Attorneys for American Telephone & Telegraph Co. attempted today to discredit testimony by MCI Communications Corp. Chairman William McGowan and alleged that McGowan had misled a jury here as to MCI's intentions to enter the long-distance telephone business in the early 1970s.
The AT&T attorneys suggested that McGowan and his company have little legal foundation to their claim that they were denied access to Bell System telephone lines that MCI claims it was entitled to under a 1971 decision by the Federal Communications Commission.
George L. Sauders, a Chicago attorney representing AT&T, cited a McGowan speech in August 1972 in which McGowan said that basic telephone service "is and should remain a natural monopoly."
McGowan said the remarks before an association of Midwest regulatory utility commissioners were designed to convince the state officials that the 1971 FCC decision didn't mean that their "comfortable world" of state regulation was coming to an end.
"In a word," Saunders interjected, "you weren't telling the truth."
McGowan then said that in light of the growth of AT&T competitors, his 1972 remark "does not reflect my thinking as of 1980." U.S. District Court Judge John F. Grady, who initially wanted to prevent the reading of the McGowan speech, permitted it after attempts to paraphrase the remarks appeared impossible.
Saunders' questioning at that point and during subsequent interchanges indicated that AT&T is attempting to convince the jury here that MCI and McGowan, the chairman and executive responsible for the growth of the Washington-based firm, had misled the FCC and others in its proposals to enter only the specialized telephone business.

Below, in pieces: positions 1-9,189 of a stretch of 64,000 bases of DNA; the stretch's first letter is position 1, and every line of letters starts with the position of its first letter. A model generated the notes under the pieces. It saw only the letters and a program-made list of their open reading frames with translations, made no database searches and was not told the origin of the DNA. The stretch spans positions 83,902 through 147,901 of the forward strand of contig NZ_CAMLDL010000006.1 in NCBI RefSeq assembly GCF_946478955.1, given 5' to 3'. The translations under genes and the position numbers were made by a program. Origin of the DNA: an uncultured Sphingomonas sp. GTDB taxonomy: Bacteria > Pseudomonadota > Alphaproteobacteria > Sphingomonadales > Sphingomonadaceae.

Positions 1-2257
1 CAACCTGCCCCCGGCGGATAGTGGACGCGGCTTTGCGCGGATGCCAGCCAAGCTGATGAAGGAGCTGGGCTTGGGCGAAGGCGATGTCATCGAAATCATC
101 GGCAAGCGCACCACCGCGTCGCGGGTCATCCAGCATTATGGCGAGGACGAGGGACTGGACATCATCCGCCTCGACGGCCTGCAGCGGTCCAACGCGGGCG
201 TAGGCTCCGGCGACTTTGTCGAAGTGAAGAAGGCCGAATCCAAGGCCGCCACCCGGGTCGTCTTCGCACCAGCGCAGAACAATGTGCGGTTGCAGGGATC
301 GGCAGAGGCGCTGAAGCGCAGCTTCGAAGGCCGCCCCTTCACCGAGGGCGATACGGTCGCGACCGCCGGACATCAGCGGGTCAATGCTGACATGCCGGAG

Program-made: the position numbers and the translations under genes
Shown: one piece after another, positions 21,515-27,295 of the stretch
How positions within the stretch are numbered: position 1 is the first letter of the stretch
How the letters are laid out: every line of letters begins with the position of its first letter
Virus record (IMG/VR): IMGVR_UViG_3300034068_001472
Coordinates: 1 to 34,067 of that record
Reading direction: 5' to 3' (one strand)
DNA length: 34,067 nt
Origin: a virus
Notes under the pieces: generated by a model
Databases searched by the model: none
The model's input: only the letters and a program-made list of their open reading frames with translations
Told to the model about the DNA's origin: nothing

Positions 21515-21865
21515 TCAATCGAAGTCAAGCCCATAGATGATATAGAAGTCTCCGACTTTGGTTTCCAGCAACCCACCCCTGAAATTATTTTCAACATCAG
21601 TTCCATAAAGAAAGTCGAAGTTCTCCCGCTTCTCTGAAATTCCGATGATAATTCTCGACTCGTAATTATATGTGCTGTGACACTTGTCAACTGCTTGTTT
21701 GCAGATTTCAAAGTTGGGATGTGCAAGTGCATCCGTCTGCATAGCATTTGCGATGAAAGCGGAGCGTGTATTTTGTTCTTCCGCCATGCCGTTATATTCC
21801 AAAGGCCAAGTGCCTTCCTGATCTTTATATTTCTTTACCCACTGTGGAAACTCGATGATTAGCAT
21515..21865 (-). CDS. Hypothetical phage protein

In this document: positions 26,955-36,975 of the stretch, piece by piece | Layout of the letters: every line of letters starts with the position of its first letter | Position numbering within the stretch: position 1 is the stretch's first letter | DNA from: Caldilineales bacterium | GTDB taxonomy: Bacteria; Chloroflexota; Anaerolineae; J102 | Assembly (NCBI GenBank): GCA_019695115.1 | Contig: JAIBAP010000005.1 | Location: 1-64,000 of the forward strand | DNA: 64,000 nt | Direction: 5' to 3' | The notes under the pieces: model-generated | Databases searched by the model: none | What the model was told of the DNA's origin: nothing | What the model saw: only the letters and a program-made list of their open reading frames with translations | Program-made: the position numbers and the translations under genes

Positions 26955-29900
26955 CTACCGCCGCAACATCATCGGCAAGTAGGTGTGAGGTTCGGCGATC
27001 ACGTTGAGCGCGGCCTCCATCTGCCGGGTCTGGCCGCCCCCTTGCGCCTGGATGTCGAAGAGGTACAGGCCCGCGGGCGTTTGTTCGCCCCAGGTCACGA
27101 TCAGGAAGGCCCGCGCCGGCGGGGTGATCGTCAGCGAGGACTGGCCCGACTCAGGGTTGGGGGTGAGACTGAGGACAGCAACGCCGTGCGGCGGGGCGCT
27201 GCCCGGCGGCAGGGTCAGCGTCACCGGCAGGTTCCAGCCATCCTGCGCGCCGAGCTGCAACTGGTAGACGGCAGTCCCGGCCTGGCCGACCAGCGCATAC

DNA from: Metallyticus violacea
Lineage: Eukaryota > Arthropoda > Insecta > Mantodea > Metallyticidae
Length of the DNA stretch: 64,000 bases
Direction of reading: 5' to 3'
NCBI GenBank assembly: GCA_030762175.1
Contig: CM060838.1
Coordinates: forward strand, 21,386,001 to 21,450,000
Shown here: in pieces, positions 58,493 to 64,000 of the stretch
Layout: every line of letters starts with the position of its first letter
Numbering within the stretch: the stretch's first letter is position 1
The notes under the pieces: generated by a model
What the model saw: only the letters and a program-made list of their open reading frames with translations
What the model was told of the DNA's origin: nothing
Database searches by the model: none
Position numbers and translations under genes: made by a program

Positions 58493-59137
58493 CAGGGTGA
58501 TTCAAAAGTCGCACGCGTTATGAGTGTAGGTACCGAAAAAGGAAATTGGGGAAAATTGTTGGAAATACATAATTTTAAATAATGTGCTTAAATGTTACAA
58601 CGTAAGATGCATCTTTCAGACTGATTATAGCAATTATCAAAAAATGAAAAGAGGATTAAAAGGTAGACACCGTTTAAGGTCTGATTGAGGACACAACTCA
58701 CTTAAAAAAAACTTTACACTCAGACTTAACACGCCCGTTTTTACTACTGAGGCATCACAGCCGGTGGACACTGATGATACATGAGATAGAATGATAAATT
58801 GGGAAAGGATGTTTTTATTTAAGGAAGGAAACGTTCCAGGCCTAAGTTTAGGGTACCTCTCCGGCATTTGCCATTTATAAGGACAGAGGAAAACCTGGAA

The testimony came during the fourth day of the trail of MCI's antitrust suit against AT&T. MCI is seeking triple damages of $900 million, charging that AT&T illegally prevented it from obtaining access to telephone facilities vital to its growth during the early 1970s.
Saunders was attempting to show in his interrogation of McGowan that McGowan had taken the FCC's so-called "specialized common carrier" decision of 1971 to mean that MCI was free to insist on a broad range of telephone services, some of which were in direct competition with AT&T.
McGowan was questioned initially by MCI lawyers for about two hours and 40 minutes. He told the jury then that MCI had attracted investment funds from banks and other sources under the premise that it would be able to purchase a variety of telephone interconnections from AT&T and its Bell System subsidiaries.
MCI introduced a deposition from former AT&T chairman John deButts in which deButts said that the "only way they (MCI) could serve their customers is the local distribution facilities," referring to Bell System hookups.
McGowan painted a picture of AT&T which suggested that the world's largest company had blocked MCI's effort to contract for the local Bell links to its own business telephone services.